Have you ever asked a student to sing part of a piece, and realized to your horror that they could not even accurately sing the pitch of a note played on the piano? You might have wondered why they are even bothering to learn an instrument! How well can they possibly appreciate the music they are playing if they can’t even match a single pitch?

It’s all too easy to become a good piano player with a lousy ear. Unlike orchestral players, we never have to tune our own instrument. Unlike a singer or string player, we don’t need to adjust our pitch as we play.

Should piano students be able to match pitch? What does it matter, anyway? Well, there’s the wee fact that we piano teachers are teaching an aural art. What would we think of a painter who could not see minute gradations in color? We would hope he specialized in black and white paintings (of keyboards, perhaps?).

Many of the greatest piano pedagogues such as Bartók recognized the importance of training the ear from the beginning. Before a student can develop the root skill of singing and recognizing intervals, he must be able to match pitch.

Fortunately, teaching someone to match pitch usually doesn’t take much time. Here are some insider tips on teaching a student to match pitch, courtesy of voice instructor D. Brian Lee:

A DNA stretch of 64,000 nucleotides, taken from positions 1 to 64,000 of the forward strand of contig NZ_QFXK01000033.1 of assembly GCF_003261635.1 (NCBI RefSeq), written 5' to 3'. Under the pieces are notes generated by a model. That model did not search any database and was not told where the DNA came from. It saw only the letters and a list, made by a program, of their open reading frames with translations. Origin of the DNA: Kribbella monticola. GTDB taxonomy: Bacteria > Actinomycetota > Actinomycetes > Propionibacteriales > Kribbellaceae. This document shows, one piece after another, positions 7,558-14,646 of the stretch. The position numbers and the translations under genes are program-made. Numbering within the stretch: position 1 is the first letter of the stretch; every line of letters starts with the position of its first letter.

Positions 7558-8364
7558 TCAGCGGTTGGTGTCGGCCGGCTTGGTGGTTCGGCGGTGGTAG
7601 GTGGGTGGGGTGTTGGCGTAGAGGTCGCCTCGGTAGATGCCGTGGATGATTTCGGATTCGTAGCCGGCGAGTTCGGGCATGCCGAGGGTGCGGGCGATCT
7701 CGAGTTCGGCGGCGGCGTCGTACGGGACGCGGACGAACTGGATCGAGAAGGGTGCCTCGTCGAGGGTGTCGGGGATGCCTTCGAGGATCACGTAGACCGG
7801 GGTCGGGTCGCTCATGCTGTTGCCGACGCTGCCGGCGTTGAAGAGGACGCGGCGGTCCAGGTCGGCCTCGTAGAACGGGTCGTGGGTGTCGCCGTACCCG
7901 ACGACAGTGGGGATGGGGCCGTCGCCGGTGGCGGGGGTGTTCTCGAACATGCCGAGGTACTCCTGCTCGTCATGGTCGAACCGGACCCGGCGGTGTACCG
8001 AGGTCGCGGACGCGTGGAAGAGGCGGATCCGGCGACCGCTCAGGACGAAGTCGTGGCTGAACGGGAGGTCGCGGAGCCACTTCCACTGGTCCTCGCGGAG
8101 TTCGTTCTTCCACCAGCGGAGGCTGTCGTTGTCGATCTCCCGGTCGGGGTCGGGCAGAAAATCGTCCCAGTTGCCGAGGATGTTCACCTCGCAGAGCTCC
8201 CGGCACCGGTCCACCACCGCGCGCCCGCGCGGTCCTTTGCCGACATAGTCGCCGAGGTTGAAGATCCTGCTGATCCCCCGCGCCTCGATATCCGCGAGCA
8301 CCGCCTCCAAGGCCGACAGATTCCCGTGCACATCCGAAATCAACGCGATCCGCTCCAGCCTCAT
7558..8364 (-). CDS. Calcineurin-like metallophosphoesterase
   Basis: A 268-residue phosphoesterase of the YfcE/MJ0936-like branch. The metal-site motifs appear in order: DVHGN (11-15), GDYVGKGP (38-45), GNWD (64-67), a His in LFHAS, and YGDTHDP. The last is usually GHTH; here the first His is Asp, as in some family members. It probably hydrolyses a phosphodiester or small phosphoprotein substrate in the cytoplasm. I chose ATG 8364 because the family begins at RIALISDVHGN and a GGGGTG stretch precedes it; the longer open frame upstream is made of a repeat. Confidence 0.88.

1. If you can’t find your student’s vocal range by testing it (which may be difficult since they can’t match a pitch!), have them speak a simple sentence several times. If necessary, have them draw out the vowels as they speak – “My naaaame iiis Daaaaan” – to make it easier to find their range.
  2. It may be easier for your student to first match the pitch of another human voice. (Matching the piano is harder due to its complex overtones.) So close the fallboard for a moment, and start by singing a pitch in their range for them to match.
  3. If the student doesn’t know how to adjust their singing to match a note, teach them a “siren” glissando up and down (a standard vocal exercise). Have them use this technique to make the small adjustments that may be necessary to exactly match a pitch. Demonstrate as needed.
  4. As they get better at matching your voice, have them start matching the piano.
  5. When they’re ready, choose one pitch as the tonic (e.g. D), and have them match other diatonic notes, such as E and F# (going up), or C# and B (going down).

I think it can be helpful to have students close their eyes during this exercise. When the brain takes a break from processing visual information, it has more processing power for hearing.

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